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    How to paint wood


    Summary: Learn how to paint wood, re-paint wood and prime wood for painting.



    Painting wood is relatively straightforward; however you will need to take extra steps when painting over wood that has already been coated in some sort of finish.


    Painting wood

    • If the wood you want to paint does have some sort of finish on it, then you will need to wash it with Tri-Sodium Phosphate (TSP). This will break down the bonds of the finish allowing for it to be easily removed. Rinse the wood after application, or follow manufacturer's instructions.
    • You will need to sand the wood using fine sandpaper with a grade between 150 and 200. This will help remove a little more of the old finish and will give the new paint something to bond onto once applied. Make sure you wipe away any dust from the wood surface after sanding.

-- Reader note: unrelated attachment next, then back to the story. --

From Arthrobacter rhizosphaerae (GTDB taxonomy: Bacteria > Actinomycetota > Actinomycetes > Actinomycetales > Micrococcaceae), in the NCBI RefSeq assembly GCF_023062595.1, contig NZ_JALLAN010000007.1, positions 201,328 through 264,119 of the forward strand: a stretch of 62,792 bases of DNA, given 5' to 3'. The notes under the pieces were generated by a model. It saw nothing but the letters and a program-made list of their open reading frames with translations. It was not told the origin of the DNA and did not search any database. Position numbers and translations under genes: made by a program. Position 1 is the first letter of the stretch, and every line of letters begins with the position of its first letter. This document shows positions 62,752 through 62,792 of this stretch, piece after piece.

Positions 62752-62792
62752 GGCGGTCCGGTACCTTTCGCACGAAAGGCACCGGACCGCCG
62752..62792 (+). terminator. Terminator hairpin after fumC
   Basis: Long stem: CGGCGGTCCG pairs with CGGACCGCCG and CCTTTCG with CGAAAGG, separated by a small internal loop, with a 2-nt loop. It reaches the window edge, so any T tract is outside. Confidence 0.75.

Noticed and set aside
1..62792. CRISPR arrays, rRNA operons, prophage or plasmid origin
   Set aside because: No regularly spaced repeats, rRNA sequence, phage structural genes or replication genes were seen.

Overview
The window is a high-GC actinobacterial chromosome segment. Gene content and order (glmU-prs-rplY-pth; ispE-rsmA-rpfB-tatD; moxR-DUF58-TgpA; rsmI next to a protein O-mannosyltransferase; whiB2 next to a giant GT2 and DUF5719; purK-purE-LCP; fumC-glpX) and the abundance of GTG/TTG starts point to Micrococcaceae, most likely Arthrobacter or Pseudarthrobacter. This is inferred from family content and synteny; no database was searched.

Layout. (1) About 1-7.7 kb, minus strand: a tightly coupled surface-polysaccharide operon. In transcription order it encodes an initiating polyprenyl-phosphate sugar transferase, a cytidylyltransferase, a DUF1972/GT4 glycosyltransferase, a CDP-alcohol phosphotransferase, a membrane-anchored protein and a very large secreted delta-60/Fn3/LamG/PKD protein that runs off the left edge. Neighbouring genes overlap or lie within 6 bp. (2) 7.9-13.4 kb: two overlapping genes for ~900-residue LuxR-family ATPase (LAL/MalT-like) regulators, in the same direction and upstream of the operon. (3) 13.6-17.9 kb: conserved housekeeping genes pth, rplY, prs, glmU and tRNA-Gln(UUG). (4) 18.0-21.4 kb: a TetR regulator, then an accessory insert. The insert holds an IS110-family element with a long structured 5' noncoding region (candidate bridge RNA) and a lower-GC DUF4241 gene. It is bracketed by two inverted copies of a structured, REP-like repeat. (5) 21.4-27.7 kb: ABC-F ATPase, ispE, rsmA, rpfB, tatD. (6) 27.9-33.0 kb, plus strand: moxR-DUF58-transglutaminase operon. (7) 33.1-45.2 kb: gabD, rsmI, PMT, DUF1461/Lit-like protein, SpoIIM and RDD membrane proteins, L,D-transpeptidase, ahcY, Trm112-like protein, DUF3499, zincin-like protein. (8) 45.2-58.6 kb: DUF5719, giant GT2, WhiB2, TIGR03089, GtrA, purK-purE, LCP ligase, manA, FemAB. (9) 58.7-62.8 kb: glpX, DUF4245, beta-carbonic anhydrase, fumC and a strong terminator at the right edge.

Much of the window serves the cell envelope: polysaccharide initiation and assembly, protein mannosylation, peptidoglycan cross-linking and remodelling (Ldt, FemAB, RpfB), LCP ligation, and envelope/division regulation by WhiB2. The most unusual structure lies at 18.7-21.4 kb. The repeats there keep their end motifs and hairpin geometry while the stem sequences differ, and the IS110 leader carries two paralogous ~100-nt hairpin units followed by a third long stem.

• Before you paint your chosen finish onto the wood, you must apply a coat or two of primer. Primer is necessary for the finish to bond properly and to give it an even coat so the colour is the same shade all over the surface. If you do not use primer underneath the finish, the colour will be patchy and uneven. The primer you need to use may depend on the colour of your finish. See manufacturer's suggestions for this.
    • You may want to sand the surface again very gently once the basecoat of primer has dried. This will again give the wood surface a more even layer for the finish to be applied to. Use very fine sandpaper for this and do not apply much pressure.
    • Now you are ready to apply the finish to your wood. Make sure you are using the correct painting tools for the job. A roller will be required for large surface areas and brushes sized appropriately for smaller jobs.
    • The paint you use should also be appropriate for the environment in which the wood surface will be located. Do not use exterior grade paint indoors and vice versa. Apply paint evenly and at a good pace to avoid an unattractive blotchy finish.




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